Most of the research on nitrosamines is related to the ingestion of nitrosamine and its impact on stomach and colon cancer. "There is not much research on how the nitrosamines in condoms could influence cancer risk, but what research is available indicates that the risk is quite low," says O'Connor. "The amount of nitrosamine, the relatively short duration of exposure, and what actually gets absorbed by the mucous membranes seems to be well below the threshold for cancer induction," she says.


Parabens, also commonly found in condoms and readily absorbable through the skin and mucous membranes, are another concern with standard condoms. Not only can parabens cause allergic reactions and skin irritations, but they are thought to mimic estrogens in the body in a way that could influence some cancers, says O'Connor. "While the amount of exposure is likely quite low with condoms, the amount of total exposure through all personal products combined can be quite high."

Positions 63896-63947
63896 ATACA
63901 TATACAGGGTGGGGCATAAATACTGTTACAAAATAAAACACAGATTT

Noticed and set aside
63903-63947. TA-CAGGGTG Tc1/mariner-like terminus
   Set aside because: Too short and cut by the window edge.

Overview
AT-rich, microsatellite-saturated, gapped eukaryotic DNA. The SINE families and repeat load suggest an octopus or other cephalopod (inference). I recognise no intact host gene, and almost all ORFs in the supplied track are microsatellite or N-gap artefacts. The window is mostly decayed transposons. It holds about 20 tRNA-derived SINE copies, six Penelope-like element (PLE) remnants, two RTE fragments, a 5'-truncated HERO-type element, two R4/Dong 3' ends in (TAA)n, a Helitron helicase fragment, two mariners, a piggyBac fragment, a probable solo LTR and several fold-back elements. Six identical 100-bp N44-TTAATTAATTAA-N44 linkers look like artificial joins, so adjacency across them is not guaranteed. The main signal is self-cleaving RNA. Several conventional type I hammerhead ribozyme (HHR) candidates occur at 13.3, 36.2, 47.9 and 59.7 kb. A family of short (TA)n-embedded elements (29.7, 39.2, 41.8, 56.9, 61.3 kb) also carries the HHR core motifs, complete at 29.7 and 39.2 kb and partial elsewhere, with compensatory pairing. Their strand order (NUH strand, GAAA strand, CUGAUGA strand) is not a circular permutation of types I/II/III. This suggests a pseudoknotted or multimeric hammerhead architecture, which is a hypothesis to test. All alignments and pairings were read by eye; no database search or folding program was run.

Lubricants are another potentially harmful ingredient found in most condoms. Why? "Many use glycerin, which can promote yeast growth," says O'Connor. "Others use nonoxynol-9, a spermicide that was thought to improve condom efficacy, but that studies have since shown that was not the case. And in fact, it may increase STI risk as it can be damaging to the cells of the mucous membrane, making them more susceptible to infection." N-9 can also be irritating and cause allergic reactions, so it is best avoided all around, adds O'Connor. (Related: I Tried Foria Weed Lube and It Totally Changed My Sex Life)